The opinion of the court was delivered by: David H. Coar
MEMORANDUM OPINION AND ORDER
Plaintiff Shirley Jones ("Plaintiff") has filed this action against Defendants Ameriquest Mortgage Company, Ameriquest Mortgage Securities, Inc., and AMC Mortgage Services, Inc. (collectively, "Defendants") to rescind her mortgage and recover statutory damages for violations of the Truth in Lending Act, 15 U.S.C. §1601 et seq. Before this Court are Plaintiff's Motion for Summary Judgment and Defendants' Motion for Partial Summary Judgment. Also before this Court is Defendants' Motion to Strike Portions of Materials Submitted by Plaintiff in Support of Her Motion for Summary Judgment and to Deem Certain Facts Admitted. For the reasons set forth below, Defendants' motion to strike is granted in part and denied as moot in part. Plaintiff's motion for summary judgment is granted in part and denied in part. Defendants' motion for partial summary judgment is denied.
I. DEFENDANTS' MOTION TO STRIKE
Defendants move to strike portions of (1) Plaintiff's Reply Memorandum in Support of her Motion for Summary Judgment (the "Reply") and the appendices thereto and (2) Plaintiff's Response to Defendants' Statement of Additional Uncontested Material Facts that Require Denial of Plaintiff's Motion for Summary Judgment (the "Response").
A. Plaintiff's Reply and its Appendices
Defendants move to strike pages 1-6 of Plaintiff's Reply and Appendices 8 and 9, attached to the Reply, because those pages contain new factual allegations, inadmissible hearsay, immaterial arguments, and facts that, if material, should have been included in Plaintiff's L.R. 56.1 Statement rather than in her reply brief.
In the first six pages of her Reply, Plaintiff presents several enumerated "facts," one of which is that Defendant Ameriquest Mortgage Company ("Ameriquest") is under investigation in 30 states for unlawful and unethical business practices. The Reply admits that this "fact" is "not offered as evidence of any point in this case," but nonetheless attaches as support Appendices 8 and 9 which contain multiple newspaper articles about Ameriquest's questionable business practices. Pl.'s Reply in Support of Summ. J. at 1. The remainder of the "facts" in the first six pages painstakingly detail the history of Plaintiff's dealings with Ameriquest, and comment extensively on the quality of customer service Plaintiff received.
To the extent that, in these six pages and in Appendices 8 and 9, Plaintiff is raising new claims about Ameriquest's business practices and her dealings with Ameriquest, Plaintiff cannot do so. In a motion for summary judgment, the moving party generally may not raise new issues in its reply brief. See Aircraft Gear Corporation v. Marsh, No. 02 C 50338, 2004 WL 2222262, *2 (N.D. Ill. Sept. 30, 2004). Similarly, under the Local Rules, a party may not present facts for the Court's consideration in a reply brief as opposed to a Statement of Material Facts or a Statement of Additional Facts. See Bethine W. Alberding Estate Administration Trust ex rel. Moore v. Vinoy Park Hotel Co., No. 03 C 1250, 2005 WL 730960, *1 n.1 (N.D. Ill. Mar. 24, 2005). Finally, Plaintiff herself has admitted that first "fact" she presents is irrelevant to the motions presently before the Court. So too are the remainder of the facts to the extent that they discuss Plaintiff's dealings with Ameriquest but not the two issues presented for summary judgment. Defendants' motion to strike pages 1-6 of Plaintiff's Reply in Support of Summary Judgment and Appendices 8 and 9 attached thereto is granted.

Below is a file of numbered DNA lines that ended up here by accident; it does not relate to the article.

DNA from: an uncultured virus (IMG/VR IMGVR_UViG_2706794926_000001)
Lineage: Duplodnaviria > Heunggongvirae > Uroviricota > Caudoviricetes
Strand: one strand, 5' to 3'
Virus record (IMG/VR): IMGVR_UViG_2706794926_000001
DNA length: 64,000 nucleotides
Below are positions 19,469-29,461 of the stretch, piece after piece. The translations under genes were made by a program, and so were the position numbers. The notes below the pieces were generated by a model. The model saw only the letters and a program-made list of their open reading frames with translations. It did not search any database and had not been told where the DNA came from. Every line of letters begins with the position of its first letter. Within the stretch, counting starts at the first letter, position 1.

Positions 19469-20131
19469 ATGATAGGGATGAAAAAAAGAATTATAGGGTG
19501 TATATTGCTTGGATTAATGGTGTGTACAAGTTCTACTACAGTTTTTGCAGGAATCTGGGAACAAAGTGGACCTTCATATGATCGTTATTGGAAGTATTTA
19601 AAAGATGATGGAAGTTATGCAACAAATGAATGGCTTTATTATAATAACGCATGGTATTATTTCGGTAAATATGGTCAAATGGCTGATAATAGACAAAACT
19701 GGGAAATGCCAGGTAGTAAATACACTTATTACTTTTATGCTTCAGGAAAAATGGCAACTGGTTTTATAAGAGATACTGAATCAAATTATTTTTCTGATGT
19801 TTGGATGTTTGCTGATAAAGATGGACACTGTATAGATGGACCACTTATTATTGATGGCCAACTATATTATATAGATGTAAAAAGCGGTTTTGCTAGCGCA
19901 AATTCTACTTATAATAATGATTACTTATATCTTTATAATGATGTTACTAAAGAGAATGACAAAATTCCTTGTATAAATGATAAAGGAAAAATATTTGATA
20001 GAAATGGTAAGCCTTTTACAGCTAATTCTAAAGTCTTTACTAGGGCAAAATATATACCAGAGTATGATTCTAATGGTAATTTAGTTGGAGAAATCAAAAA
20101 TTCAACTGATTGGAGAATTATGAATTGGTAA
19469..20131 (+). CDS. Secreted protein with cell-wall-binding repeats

B. Plaintiff's Response to Defendants' L.R. 56.1 Statement
Defendants also move to strike the portions of Plaintiff's Response to Defendants' L.R. 56.1 Statement that contain argument or conclusions of law, or contain denials without citing evidentiary support. Defendants filed their motion to strike on November 4, 2005. Five days later, Plaintiff filed a Motion for Leave to File an Amended Response to Defendants' Statement of Additional Uncontested Material Facts. The Court granted Plaintiff leave, and Plaintiff's Amended Response cures the ills about which Defendants complain. The Court, therefore, considers this portion of Defendants' motion to strike moot.
Celotex, 477 U.S. at 324.
To that end, TILA requires creditors to clearly and conspicuously disclose certain terms and costs of credit to consumers before a credit transaction takes place. See 12 C.F.R. § 226.17. The Seventh Circuit has repeated that the "sufficiency of TILA-mandated disclosures is to be viewed from the standpoint of an ordinary consumer, not the perspective of a Federal Reserve Board member, federal judge, or English professor.'" Smith v. Cash Store Management, 195 F.3d 325, 328 (7th Cir. 1999) (internal quotation marks omitted).
It is "well settled" in the Seventh Circuit that a borrower need not have been mislead or have suffered any actual damages from a TILA violation to recover under the act. Brown v. Marquette Savings & Loan Association, 686 F.2d 608, 614 (7th Cir. 1982). Instead, the statute imposes a kind of strict liability on the lender:
It is not sufficient to attempt to comply with the spirit of TILA in order to avoid liability. Rather, strict compliance with the required disclosures and terminology is required. Many violations of TILA involve technical violations without egregious conduct of any kind on the part of the creditor. However, Congress did not intend that creditors should escape liability for merely technical violations.
Smith v. No. 2 Galesburg Crown Finance Corporation, 615 F.2d 407, 416 (7th Cir. 1980), overruled on other grounds, Pridegon v. Gates Credit Union, 683 F.2d 182 (7th Cir. 1982) (internal citations omitted). Thus, "[s]ubject to narrow exceptions, hypertechnicality reigns in the application of TILA." Cash Store ...